It’s really important that you take this seriously BECAUSE you need to check in at the transportation office BEFORE you board the bus. The agent will go over all your documents again, making sure you have everything. This is also when you’ll get your seat assignment and your luggage tag(s).
There weren’t that many people on the bus (maybe 10 people total) but it took a long time for the agent to go over the documents for each person and it seemed that EVERYONE except me had some issue with them. That’s why you want to arrive early.
I then checked my bags and the bags were stored under the bus. You need to write your name and phone number on the luggage tag.
Then at 5:55 am we got to board the bus. But BEFORE boarding our documents were checked AGAIN by the bus attendant. I was impressed with how thorough and how conscientious the bus company was.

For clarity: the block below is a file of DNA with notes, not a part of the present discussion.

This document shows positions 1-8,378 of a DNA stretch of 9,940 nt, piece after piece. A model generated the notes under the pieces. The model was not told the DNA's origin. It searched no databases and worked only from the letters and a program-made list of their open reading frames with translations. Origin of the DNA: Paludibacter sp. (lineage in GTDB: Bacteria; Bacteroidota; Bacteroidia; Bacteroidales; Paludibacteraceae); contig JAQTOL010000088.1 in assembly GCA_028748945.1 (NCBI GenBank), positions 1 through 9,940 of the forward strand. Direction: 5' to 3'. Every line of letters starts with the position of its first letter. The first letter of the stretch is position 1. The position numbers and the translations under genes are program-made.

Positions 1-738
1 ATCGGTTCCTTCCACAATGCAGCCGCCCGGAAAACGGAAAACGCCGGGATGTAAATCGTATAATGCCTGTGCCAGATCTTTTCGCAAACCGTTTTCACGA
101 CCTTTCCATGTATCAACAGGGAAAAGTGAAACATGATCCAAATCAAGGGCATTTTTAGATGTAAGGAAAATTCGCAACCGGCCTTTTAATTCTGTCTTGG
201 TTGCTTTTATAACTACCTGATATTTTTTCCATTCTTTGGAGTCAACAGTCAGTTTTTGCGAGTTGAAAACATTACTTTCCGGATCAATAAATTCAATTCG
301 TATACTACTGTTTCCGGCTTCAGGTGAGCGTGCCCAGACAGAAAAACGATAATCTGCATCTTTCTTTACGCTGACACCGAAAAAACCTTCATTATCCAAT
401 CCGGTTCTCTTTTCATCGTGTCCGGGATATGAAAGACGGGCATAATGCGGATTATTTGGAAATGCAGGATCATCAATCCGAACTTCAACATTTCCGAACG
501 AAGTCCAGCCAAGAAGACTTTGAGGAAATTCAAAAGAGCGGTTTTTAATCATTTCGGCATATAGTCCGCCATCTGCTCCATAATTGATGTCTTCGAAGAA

However, we did not leave until 6:18 as 2 people were late boarding the bus.
Step 2: Crossing from El Salvador into Honduras at El Amatillo
Before we got to the border at El Amatillo, the bus attendant handed out 3 more immigration forms to fill out by hand. One was for arriving in Honduras, another for leaving Honduras, and a third for arriving in Nicaragua. We also had to give her US$3. I thought it was the fee for entering Honduras, but it turned out not to be the case, and in the end, I never found out why I had to give her US$3.
These were standard forms that you need to fill out for nearly every country. I gave her the forms and I’m not sure what she did with them.
That was sort of the whole day. The bus attendant was constantly collecting documents from us and handing them off to one border or another, trying to get the border-crossing process to go faster.
The El Salvador / Honduras border at El Amatillo reminds me of the Mexico / Guatemala border—not a lot of security, lots of people loitering around, a bit of chaos, and lots of shops and empty buildings. It felt like the border was in the middle of a town.